Taylor Decker Made Me Feel Bad…
It’s difficult to be a Lions fan sometimes. Our fandom has been mired by disappointment and frustration. Detroit has been one of the least successful franchises in not just the NFL, but in all of sports. For as long as I can remember, the Lions have been an afterthought. Being somewhat young, I remember very little of the Sanders era. I grew up in the Millen era, an eight year period of darkness in which we posted the worst eight-year record in league history. An eight year period which culminated in the only winless NFL season ever.
Perhaps what I remember most vividly from that era was year after year of draft failures. Joey Harrington. Charles Rodgers. Mike Williams. Ernie Sims. The list goes on and on. Players that were supposed to change the fortunes of the franchise inevitably failed us, and the team continued to wallow in mediocrity. Millen was finally fired, and there was suddenly reason to hope. Calvin Johnson was emerging as one of the top receivers in the league, and Millen’s successor, Mayhew, had great back-to-back first rounders in Matt Stafford and Ndamukong Suh. The Lions cracked the playoffs in 2011, but failed to return in 2012. They made it back in 2014, but let us down again with a 7-9 campaign in 2015.
Mayhew eventually met the same fate as his predecessor. Enter Bob Quinn, the first outside hire the Lions had made in a long time. He came from a winning organization in New England. He knew how to do things the right way. The Patriot way. He was supposed to save us. He started off well enough, making several quality moves in free agency. Things were looking up. Yet, here he was, disappointing us on draft night. Again.
The pick came down with plenty of time still on the clock, “Taylor Decker, offensive tackle, Ohio State.” I was speechless. In my mind, this was Riley Reiff all over again.
“A right tackle in the first round?”
“What happened to trading down? The Jets and Browns wanted to move up.”
“There were so many good defenders still on the board.”
But, I’ll be the first to admit it – I was wrong about Taylor Decker.
Things are changing
As Lions fans, we are so accustomed to feeling upset that it’s almost reflexive to decry anything the team does, especially on draft night. In Detroit, the norm is reaching, drafting busts, and taking players we don’t need. In a way, it can feel good to feel bad about this team. We’re so used to doing poorly in the draft that we’ve almost been conditioned to assume whatever we do is wrong. And because whatever we do is wrong, what other teams do can seem inherently right by comparison. Because of this, it’s really easy to look at what other teams are doing and become envious.
Trading down was en vogue this year, and with all the pick-swapping going on, it felt as if were left out of the action. Moving ahead in the draft makes a bigger splash, but moving back and getting more picks is sexier because it seems smarter. But, that doesn’t make it so. A lot of fans, myself included, placed an expectation on Quinn to do something exciting to usher in a new era in franchise history. When he failed to deliver, people were let down. But, it wasn’t Quinn who disappointed them; we set ourselves up for disappointment.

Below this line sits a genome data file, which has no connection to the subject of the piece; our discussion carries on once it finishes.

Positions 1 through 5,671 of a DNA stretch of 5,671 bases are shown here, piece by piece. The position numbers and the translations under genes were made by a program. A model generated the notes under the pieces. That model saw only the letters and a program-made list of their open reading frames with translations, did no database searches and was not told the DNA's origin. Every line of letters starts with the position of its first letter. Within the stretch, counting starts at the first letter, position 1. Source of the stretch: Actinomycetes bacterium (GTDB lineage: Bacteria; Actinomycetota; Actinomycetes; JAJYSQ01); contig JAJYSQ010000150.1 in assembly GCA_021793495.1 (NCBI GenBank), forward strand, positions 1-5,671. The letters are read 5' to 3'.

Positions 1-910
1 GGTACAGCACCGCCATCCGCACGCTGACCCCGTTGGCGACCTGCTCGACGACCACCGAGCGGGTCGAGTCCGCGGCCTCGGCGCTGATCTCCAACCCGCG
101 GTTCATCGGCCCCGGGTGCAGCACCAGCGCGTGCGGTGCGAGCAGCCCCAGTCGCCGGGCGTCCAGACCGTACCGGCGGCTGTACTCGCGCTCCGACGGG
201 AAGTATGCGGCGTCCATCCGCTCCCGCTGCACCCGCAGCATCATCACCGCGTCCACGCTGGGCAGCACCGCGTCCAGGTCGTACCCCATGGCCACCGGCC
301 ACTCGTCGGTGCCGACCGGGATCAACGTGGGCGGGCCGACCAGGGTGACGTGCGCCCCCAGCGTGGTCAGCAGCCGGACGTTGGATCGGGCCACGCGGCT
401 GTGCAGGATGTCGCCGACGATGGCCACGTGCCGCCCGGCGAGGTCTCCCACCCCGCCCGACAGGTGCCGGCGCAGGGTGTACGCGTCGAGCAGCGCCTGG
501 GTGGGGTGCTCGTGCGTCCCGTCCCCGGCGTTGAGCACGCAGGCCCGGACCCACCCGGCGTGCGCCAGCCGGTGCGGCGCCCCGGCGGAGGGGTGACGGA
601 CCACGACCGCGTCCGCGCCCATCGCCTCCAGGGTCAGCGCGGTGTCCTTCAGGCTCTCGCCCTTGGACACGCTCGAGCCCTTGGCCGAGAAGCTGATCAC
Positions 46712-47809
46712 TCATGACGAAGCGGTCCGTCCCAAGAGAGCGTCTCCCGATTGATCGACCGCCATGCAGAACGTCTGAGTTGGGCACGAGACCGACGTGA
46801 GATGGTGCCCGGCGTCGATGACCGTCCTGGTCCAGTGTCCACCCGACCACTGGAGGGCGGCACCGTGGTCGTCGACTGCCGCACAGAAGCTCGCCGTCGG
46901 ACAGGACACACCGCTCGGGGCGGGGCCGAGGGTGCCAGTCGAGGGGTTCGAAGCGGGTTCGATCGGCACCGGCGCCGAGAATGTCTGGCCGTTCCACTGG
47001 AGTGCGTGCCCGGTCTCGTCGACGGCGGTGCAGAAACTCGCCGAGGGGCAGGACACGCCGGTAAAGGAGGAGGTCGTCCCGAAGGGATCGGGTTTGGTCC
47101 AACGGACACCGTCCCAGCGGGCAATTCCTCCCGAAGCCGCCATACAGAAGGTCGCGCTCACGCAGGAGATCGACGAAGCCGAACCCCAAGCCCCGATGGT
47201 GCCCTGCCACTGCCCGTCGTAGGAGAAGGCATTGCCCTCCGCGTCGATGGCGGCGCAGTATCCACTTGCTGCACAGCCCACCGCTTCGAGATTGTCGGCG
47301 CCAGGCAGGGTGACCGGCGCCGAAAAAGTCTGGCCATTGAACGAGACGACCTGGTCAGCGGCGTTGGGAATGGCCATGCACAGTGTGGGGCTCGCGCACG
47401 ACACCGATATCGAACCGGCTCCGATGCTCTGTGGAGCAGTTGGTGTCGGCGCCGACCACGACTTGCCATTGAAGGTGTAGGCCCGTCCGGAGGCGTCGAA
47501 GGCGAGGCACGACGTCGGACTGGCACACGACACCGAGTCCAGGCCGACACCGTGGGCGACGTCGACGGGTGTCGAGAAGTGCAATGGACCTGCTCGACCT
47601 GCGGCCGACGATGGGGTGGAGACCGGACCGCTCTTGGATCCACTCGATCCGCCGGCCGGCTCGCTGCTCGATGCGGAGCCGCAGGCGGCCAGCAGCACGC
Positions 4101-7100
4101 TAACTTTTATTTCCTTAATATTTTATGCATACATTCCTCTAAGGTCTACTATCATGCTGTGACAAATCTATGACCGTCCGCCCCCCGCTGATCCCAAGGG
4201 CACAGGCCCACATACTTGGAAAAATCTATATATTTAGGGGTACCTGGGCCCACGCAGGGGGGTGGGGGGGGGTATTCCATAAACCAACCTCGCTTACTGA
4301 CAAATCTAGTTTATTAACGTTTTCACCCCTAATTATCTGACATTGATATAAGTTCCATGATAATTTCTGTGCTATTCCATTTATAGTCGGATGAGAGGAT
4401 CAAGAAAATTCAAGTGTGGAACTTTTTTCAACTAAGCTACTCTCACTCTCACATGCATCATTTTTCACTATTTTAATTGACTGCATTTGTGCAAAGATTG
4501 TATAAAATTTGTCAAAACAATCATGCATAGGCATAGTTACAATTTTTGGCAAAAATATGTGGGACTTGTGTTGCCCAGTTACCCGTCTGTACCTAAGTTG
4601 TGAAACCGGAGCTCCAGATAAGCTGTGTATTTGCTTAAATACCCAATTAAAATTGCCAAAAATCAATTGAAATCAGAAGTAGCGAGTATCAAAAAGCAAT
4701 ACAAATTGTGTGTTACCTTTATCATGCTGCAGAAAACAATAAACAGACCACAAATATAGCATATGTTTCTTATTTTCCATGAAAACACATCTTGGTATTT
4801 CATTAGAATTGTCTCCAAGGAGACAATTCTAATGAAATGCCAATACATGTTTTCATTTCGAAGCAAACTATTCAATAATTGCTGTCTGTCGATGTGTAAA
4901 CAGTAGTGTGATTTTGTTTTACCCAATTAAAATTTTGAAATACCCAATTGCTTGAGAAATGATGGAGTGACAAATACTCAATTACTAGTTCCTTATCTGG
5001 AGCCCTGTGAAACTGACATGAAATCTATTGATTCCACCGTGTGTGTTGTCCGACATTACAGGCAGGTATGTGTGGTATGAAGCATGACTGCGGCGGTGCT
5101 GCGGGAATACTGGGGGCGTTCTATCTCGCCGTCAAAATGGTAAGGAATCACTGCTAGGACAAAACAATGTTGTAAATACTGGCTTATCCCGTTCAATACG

Taylor Decker wasn’t the flashiest pick, and it’s easy to understand why some fans weren’t thrilled by it. It’s hard to get excited by a guy that’s considered ‘just’ the fourth-best offensive tackle in the draft. Watching tape on offensive linemen is boring, and he wasn’t as hyped as some of the other guys, so some peg him as a consolation prize. Others are quick to point at some of the defenders remaining on the board, partially because of the tired “the Lions took x over y and z” narrative.
The simple fact of the matter is that the Lions needed a tackle. Even a right tackle will go a long ways towards improving the offensive line play. At no. 46 in the second round, Detroit wasn’t guaranteed to get a starting-caliber tackle. Matt Stafford has been sacked 89 times – and hit countless more – in the past two years. The rushing attack ranked dead last in the league last season, and has been dismal for the past several seasons. The Lions needed a tackle in a bad way, and they got a good one in Taylor Decker.
In his post-selection press conference, Decker said he viewed the offensive line as a unit and emphasized he just wanted to do his best as a part of it. Watching game tape of Decker leads me to believe he has a good ceiling and the potential to play left tackle, but some scouts disagree. And they very well could be right. He may never be a Pro Bowler, but he should be a solid starter for years to come. If he can keep Matthew Stafford upright and help him make more Pro Bowls, then the investment will have paid off. Isn’t that really what this is all about, anyway? The last question Quinn fielded in his press conference was about being risk-averse. He said that in the first few years of his reign, he’d prefer to be safe rather than sorry. Decker at sixteenth overall may not have been the sexy pick, but it was a safe pick to keep Matt Stafford safe. It also happened to be the right one.